PubMed 16540584

Referenced in Channelpedia wiki pages of: none

Automatically associated channels: Cav2.1

Title: Impaired feedforward inhibition of the thalamocortical projection in epileptic Ca2+ channel mutant mice, tottering.

Authors: Sachie Sasaki, Kadrul Huda, Tsuyoshi Inoue, Mariko Miyata, Keiji Imoto

Journal, date & volume: J. Neurosci., 2006 Mar 15 , 26, 3056-65

PubMed link:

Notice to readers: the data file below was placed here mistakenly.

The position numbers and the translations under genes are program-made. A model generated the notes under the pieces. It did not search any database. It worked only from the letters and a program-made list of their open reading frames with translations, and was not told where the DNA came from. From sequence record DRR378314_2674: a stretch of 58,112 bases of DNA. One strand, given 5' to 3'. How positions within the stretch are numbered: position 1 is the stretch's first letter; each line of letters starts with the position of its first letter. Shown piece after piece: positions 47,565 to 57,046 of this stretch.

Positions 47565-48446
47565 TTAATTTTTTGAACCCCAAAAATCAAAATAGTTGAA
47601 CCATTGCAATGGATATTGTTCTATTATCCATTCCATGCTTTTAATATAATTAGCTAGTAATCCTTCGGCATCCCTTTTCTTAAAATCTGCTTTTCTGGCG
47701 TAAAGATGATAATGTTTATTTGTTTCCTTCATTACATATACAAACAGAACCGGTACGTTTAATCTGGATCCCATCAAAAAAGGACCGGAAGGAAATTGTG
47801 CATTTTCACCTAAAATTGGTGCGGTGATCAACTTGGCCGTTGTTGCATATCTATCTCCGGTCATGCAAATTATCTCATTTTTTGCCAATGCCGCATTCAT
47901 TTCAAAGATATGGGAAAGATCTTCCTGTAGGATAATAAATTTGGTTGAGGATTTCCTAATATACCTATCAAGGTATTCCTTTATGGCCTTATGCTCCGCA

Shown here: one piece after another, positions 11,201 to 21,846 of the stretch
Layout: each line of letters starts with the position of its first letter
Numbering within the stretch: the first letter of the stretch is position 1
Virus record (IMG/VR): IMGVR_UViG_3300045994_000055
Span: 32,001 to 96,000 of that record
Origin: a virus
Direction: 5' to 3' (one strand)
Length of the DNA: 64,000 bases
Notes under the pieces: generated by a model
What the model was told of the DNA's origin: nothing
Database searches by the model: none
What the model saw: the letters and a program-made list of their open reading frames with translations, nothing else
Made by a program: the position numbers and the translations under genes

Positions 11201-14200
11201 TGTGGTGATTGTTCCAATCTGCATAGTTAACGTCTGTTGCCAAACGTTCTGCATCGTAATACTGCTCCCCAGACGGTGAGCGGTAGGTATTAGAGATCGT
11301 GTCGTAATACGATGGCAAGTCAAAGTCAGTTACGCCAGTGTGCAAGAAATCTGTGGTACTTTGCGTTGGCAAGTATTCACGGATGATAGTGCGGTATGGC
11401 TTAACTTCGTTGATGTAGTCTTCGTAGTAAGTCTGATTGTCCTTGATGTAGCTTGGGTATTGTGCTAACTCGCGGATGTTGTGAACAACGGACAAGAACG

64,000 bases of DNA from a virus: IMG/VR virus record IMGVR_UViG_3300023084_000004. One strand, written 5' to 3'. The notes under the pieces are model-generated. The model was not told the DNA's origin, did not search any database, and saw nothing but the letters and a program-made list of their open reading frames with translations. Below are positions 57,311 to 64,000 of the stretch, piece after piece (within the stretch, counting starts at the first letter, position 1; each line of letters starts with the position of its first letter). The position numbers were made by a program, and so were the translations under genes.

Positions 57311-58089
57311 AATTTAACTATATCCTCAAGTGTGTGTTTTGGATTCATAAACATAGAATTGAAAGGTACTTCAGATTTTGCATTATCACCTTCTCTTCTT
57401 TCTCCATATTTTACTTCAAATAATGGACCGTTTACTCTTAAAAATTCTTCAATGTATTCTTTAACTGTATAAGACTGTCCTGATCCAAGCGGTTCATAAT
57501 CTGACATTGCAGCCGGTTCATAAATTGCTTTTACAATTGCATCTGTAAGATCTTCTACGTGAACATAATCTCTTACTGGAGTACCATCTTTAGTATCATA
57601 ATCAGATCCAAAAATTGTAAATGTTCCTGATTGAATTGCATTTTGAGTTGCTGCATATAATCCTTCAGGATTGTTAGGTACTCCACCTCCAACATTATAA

The tottering (tg) mice have a mutation in the CaV2.1 (P/Q-type) voltage-dependent Ca2+ channel alpha(1)2.1 subunit gene. tg mice show not only cerebellar ataxia but also absence epilepsy, which begins at approximately 3 weeks of age and persists throughout life. Similarities in EEG and sensitivity to antiepileptic drugs suggest that tg mice are a good model for human absence epilepsy. Although imbalance between excitatory and inhibitory activity in the thalamocortical network is thought to contribute to the pathogenesis of absence epilepsy, the effect of the mutation on thalamocortical synaptic responses remains unknown. Here we showed imbalanced impairment of inhibitory synaptic responses in tg mice using brain slice preparations. Somatosensory thalamocortical projection makes not only monosynaptic glutamatergic connections but also disynaptic GABAergic connections, which mediate feedforward inhibition, onto layer IV neurons. In tg mice, IPSC amplitudes recorded from layer IV pyramidal cells of the somatosensory cortex in response to thalamic stimulation became disproportionately reduced compared with EPSC amplitudes at later developmental stages (postnatal days 21-30). Similar results were obtained by local stimulation of layer IV pyramidal neurons. However, IPSC reduction was not seen in layer V pyramidal neurons of epileptic tg mice or in layer IV pyramidal neurons of younger tg mice before the onset of epilepsy (postnatal days 14-16). These results showed that the feedforward inhibition from the thalamus to layer IV neurons of the somatosensory cortex was severely impaired in tg mice and that the impairment of the inhibitory synaptic transmission was correlated to the onset of absence epilepsy.